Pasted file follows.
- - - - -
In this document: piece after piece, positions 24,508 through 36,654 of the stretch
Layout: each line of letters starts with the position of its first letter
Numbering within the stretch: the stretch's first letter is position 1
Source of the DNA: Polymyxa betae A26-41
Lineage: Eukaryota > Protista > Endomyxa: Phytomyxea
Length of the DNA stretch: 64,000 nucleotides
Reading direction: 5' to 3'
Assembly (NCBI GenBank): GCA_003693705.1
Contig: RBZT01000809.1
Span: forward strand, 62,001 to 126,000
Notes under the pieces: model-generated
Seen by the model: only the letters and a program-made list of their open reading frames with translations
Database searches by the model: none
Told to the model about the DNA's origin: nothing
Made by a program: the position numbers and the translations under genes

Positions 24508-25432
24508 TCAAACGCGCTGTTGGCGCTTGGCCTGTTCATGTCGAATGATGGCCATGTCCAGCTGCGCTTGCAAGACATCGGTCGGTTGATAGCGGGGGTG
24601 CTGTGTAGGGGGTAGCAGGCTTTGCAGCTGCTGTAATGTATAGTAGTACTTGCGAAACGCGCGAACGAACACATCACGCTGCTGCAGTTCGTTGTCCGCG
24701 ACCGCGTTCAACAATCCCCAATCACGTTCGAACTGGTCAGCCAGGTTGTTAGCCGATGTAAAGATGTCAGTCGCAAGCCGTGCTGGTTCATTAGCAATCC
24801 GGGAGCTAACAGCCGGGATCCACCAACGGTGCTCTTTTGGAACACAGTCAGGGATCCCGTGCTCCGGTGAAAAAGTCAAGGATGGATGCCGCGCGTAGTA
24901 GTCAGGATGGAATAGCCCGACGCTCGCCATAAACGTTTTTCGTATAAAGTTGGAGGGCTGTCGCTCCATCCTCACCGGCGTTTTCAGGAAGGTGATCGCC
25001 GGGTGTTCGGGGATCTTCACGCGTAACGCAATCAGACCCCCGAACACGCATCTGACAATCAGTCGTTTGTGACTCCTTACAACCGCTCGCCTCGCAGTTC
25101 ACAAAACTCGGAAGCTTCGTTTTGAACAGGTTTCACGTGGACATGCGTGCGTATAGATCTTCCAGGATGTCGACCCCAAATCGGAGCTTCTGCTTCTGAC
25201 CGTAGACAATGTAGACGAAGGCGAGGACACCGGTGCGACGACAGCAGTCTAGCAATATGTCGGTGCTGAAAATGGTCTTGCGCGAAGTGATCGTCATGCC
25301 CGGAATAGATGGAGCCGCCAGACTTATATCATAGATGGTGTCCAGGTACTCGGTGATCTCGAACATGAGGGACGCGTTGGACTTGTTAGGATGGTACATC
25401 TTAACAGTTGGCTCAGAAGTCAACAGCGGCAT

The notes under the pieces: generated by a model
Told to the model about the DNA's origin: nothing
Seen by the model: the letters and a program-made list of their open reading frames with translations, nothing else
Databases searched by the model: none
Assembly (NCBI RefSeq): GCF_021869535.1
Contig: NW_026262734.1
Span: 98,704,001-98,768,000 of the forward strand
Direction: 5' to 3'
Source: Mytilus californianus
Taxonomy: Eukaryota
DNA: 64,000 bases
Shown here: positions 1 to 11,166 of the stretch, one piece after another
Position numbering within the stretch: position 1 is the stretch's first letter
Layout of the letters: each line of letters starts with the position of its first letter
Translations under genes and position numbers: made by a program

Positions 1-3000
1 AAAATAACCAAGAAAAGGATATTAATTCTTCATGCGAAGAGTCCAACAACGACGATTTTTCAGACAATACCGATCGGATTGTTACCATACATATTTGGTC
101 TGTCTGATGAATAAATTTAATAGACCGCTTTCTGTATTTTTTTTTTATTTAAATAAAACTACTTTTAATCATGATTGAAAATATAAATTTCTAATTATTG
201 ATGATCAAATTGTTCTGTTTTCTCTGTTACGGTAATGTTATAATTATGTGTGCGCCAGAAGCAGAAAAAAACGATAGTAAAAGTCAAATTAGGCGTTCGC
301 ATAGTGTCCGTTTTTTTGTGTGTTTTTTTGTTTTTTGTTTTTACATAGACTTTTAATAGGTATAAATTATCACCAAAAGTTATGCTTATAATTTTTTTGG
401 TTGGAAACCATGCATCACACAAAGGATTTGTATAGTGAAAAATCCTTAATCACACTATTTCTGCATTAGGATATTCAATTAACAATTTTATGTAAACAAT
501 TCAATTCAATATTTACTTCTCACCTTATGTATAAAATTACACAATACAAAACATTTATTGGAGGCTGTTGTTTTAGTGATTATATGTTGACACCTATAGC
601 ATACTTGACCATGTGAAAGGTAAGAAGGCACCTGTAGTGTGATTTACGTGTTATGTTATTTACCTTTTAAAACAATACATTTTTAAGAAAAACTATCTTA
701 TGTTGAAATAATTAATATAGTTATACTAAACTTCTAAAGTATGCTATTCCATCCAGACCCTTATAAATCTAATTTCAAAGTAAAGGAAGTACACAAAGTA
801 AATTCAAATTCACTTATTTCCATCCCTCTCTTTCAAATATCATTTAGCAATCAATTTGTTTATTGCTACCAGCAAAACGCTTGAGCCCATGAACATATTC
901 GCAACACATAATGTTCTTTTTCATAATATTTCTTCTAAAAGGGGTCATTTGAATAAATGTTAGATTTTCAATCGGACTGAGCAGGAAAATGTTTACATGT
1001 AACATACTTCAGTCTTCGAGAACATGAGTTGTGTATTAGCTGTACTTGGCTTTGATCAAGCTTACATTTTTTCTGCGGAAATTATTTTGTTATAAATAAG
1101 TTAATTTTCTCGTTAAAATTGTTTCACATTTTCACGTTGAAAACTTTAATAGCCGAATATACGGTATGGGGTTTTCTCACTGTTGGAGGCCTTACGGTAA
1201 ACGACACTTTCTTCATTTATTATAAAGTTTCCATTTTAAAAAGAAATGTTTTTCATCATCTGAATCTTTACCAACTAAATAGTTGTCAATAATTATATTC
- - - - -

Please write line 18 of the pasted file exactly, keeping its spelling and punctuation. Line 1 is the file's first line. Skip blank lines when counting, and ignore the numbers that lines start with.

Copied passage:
24601 CTGTGTAGGGGGTAGCAGGCTTTGCAGCTGCTGTAATGTATAGTAGTACTTGCGAAACGCGCGAACGAACACATCACGCTGCTGCAGTTCGTTGTCCGCG